Plant the Goods
For younger kids who are still trick-or-treating under your watchful eye, it’s easy to game the system, Sicherer says. You choose the houses to visit, so don’t be shy about doing the rounds before the big night. Provide safe and allergen-free candy to your friends and neighbors, and ask them to give that to your child once you arrive. This proves trickier for older children who would be mortified to trick-or-treat with Mom and Dad, but there’s a solution for that, too—have a bartering system ready to go back at home.

See more: Our official Gummies Taste Test

Get a Little, Give a Little
You made it home, candy bag full to the brim—now it’s time to sort it all out. Help your kid make two piles of loot: One pile is for things he or she can hang on to, and the second is for candy that needs to find a new home. If your food-allergy child has an allergy-free sibling, encourage swapping. (It helps to debrief both parties on the rules beforehand.) Lalli Music notes that Cosmo and his brother are great at sharing their haul. Cosmo, who loves all things sugary and fruity, happily trades Butterfingers for fruity and sour candy like Sour Patch Kids. Don’t have multiple kids to even it all out? Encourage your child to share with friends—and parents are also encouraged to liberate a Baby Ruth or two. Says gluten-, sesame-, peanut-, and nut-allergic Jeremy: “Not-safe [candy] goes to Mom and Dad.”

Indeed, Ourman and her family have a sophisticated bartering system set up, a practice that Sicherer encourages: Any candy can be traded in (exchanging unsafe treats is mandatory; “gross” or undesirable ones, voluntary) for five cents. Later, Ourman takes the boys to the store so they can pick out a treat or toy of their own. Other ideas to make the night fun? Allergen-free cupcakes waiting at home, a movie at the theater, or an iTunes or Amazon gift card.

It’s Not Really About the Candy
There’s no getting around it: Kids with food allergies can’t eat every candy they might like to. But treating it like no big deal will encourage your kids to think about it the same way. In fact, many children don’t care so much about the edibles as they do about a cool costume or other treats, Sicherer says. In Jeremy’s perfect Halloween, for example, “Everything would be gluten- and nut-free, there would only be, like, ten to 15 pieces of candy, and the rest would be toys.” Jeremy’s brother, 10-year-old Jake, who also has sesame, nut, and peanut allergies, says: “I wouldn’t want to change anything. It’s still fun to trick-or-treat even though I have food allergies. There is still a lot of stuff I can eat.”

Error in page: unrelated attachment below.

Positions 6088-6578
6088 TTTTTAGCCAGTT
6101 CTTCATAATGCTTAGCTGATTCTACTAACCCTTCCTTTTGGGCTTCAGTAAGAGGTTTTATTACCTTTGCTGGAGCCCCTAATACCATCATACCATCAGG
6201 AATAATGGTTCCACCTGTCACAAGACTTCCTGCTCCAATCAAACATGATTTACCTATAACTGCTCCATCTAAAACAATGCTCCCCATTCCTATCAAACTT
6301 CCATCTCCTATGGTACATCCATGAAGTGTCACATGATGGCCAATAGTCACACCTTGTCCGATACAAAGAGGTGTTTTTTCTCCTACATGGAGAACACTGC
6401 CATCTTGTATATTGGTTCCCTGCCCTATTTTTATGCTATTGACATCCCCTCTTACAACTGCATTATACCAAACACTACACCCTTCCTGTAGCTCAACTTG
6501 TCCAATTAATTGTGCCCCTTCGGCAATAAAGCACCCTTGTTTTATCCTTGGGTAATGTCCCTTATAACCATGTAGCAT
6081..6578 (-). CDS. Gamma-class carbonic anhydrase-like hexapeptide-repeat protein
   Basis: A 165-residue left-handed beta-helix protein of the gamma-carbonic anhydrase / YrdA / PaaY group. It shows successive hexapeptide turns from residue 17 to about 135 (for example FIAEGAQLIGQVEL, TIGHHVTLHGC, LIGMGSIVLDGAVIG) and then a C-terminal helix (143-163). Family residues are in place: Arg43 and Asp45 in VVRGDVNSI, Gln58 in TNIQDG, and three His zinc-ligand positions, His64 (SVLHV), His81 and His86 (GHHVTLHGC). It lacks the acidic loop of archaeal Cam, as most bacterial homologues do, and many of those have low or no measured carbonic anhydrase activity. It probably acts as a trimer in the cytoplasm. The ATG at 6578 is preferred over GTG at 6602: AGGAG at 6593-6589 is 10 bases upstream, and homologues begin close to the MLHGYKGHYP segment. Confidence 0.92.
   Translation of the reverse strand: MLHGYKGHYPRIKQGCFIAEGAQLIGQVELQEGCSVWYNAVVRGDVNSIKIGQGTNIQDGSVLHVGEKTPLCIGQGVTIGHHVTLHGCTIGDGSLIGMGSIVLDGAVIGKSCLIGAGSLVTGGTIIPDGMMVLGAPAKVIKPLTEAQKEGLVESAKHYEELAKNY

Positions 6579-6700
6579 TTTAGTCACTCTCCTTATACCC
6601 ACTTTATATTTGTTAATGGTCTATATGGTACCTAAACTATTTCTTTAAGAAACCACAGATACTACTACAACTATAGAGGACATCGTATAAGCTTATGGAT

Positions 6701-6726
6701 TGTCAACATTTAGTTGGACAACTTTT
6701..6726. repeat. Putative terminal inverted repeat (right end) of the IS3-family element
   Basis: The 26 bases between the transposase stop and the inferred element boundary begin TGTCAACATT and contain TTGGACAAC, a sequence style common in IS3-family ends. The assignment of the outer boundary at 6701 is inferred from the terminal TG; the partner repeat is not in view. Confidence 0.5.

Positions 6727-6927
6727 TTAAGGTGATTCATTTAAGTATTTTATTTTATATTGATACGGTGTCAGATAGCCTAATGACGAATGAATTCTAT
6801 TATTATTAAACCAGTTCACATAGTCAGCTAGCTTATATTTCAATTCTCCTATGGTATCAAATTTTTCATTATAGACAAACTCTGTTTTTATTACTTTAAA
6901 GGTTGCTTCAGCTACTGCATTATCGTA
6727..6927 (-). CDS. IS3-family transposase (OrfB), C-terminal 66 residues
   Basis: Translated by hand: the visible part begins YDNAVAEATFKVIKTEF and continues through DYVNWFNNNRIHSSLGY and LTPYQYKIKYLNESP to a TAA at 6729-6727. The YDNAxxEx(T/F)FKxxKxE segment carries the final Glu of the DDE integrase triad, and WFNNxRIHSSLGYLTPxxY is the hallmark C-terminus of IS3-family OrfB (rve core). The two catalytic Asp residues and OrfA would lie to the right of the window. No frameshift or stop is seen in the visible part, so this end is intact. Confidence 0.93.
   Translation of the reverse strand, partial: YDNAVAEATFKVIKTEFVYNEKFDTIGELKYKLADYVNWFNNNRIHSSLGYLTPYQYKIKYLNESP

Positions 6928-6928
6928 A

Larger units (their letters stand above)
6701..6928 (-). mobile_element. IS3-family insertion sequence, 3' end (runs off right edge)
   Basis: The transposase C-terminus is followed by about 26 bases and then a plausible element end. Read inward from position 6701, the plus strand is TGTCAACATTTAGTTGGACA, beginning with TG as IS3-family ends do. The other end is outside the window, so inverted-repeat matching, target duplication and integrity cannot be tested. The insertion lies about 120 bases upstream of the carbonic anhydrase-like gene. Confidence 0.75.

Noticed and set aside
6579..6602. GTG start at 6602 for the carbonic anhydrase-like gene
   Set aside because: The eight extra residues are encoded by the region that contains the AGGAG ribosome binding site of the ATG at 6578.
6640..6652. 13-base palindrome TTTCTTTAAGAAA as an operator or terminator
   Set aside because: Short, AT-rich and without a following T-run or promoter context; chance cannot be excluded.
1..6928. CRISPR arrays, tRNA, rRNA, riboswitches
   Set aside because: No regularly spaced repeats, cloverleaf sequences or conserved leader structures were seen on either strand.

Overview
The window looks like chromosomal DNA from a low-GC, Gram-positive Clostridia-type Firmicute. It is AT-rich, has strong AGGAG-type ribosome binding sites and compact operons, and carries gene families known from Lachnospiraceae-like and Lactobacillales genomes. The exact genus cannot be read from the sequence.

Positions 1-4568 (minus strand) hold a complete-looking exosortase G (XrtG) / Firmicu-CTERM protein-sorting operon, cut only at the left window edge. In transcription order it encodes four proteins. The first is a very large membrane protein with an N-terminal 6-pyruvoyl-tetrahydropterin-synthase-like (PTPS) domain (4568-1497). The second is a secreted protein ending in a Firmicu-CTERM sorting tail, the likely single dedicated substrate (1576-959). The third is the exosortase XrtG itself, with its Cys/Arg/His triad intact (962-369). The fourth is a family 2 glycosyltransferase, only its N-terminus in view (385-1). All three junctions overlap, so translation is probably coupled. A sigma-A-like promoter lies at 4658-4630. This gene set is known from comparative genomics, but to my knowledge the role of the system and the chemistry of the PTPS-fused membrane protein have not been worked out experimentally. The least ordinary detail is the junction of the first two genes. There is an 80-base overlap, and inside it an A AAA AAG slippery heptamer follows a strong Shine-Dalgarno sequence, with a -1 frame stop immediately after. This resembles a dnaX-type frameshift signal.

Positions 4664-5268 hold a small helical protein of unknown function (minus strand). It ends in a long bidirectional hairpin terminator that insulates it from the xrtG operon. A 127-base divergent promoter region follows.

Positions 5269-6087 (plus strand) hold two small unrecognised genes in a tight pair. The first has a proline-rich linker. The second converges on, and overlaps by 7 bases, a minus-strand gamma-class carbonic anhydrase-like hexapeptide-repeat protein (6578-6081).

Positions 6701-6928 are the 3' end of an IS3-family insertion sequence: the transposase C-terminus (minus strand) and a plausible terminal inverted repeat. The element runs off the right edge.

Follow the Teal Pumpkins
If you notice a surplus of teal-colored pumpkins while you’re out and about this Halloween, it’s not an accident: An organization called FARE (Food Allergy Research and Education) has kickstarted a movement that’s growing meteorically. The painted pumpkins serve as an indicator that the house is allergen-free and is handing out small trinkets and toys instead of food. If you want to get in on the movement, or seek out houses in your area that are waving the flag—err, pumpkin—search for the hashtag #tealpumpkinproject.

It isn’t all about the candy—but it is a little bit about the candy. Here are the results of our super-scientific gummy taste test.

photo: Bon Appétit